Family as Roomies, Kindness in the Express Line

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DEAR SUN SPOTS: I would like some opinions, including yours, of what a parent should expect an adult child to pay for room and board if they have moved in to help out with your well-being, performing tasks such as laundry, house cleaning, errands, etc., that you are no longer able to do. Should they contribute any money toward living expenses such as food, utilities, maintenance, etc.? — No name, Lisbon Falls.

ANSWER: This is one big topic. Because I have personally experienced this type of living arrangement in the past and you did ask for my opinion, I can offer my 10 cents and also invite others to do the same. I think it depends a lot on how much work your offspring is doing for you. I would hope that the arrangement can be brought to a mutually satisfying agreement.

You may want to seek the assistance of a trained social worker or even a mediator for professional advice, especially if things are getting stickier than you want them to be. There is a fine line between supporting and enabling. For example, I believe your housemate should be supplying his/her own special snacks and beverages above and beyond regular meals and his/her own gas for his personal jaunts. Perhaps it would be fair to compensate your housemate for all the chores and errands by having him/her pay a quarter or a third of the rent and other household expenses, including groceries, rather than half, which is what I would recommend if he/she was just living with you and not helping you out so much.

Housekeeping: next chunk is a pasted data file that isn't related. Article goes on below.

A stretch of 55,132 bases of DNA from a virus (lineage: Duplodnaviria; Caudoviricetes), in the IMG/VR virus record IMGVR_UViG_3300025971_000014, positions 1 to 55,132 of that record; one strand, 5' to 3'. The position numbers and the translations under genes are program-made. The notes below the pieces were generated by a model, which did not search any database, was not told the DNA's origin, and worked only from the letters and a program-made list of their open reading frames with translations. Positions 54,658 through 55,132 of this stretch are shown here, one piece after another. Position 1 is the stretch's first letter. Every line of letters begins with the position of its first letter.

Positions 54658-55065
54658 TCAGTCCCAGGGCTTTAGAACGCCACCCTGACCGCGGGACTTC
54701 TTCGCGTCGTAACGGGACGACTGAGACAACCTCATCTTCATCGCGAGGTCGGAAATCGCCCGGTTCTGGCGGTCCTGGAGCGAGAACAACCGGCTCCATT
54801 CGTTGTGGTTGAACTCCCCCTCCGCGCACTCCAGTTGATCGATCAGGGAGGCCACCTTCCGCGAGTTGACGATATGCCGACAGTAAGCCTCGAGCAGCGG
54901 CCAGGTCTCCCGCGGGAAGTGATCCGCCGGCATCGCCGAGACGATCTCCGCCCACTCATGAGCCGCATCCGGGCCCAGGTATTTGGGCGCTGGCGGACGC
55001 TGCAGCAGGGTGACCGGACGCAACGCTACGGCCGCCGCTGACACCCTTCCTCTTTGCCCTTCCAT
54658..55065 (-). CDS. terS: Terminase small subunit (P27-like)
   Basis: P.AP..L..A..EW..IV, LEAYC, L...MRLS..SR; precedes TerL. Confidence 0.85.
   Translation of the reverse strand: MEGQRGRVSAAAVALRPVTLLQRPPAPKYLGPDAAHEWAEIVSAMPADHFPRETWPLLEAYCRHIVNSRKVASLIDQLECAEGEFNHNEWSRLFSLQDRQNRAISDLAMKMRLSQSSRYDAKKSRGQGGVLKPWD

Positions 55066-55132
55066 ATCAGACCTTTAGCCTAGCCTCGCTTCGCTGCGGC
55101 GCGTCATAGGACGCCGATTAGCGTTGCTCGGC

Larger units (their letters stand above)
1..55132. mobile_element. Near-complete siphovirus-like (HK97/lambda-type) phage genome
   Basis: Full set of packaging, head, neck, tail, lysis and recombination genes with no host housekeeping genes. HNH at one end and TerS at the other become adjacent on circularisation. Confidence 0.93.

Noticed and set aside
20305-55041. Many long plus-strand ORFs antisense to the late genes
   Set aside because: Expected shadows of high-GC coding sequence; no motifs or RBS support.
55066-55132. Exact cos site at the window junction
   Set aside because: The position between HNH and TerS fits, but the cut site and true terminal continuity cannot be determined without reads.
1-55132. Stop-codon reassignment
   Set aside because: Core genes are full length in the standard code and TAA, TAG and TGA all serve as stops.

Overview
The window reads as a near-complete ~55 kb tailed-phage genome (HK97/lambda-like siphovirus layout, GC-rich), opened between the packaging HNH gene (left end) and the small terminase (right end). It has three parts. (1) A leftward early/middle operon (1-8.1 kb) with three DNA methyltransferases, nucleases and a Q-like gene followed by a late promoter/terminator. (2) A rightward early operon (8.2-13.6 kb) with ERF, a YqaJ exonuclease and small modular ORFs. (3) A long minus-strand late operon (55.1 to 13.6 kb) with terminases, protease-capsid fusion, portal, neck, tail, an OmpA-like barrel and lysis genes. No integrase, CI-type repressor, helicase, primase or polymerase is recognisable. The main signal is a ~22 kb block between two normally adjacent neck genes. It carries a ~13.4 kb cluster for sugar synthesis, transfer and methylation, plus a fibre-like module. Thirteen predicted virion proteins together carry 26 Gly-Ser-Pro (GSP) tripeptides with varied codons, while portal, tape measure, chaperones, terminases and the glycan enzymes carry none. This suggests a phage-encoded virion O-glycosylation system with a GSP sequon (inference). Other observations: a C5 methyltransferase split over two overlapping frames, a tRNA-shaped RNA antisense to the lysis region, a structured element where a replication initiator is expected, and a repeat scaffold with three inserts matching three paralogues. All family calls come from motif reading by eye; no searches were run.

Sitting down together and making a list of expectations on both sides could get a good conversation going. No one wants to feel like they are being put upon. OK, readers, please join the discussion with your respectful, helpful opinions.

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DEAR SUN SPOTS: Recently I needed five items at Hannaford. I got them and was waiting in the express line. For a Sunday morning, there were many people waiting in any line. A man in the next express line over had only two items so I let him go in front of me. After the cashier totaled my order, the register said $18, but she said, “That will be $16.” When I told her the register said $18, she said, “The gentleman before you said, ‘Give her my change!’”

I couldn’t believe it! Thank you, sir. You are a very kind, caring man and I appreciate it. I’ll return this favor to another customer. There are good people in our midst. — Connie, Auburn

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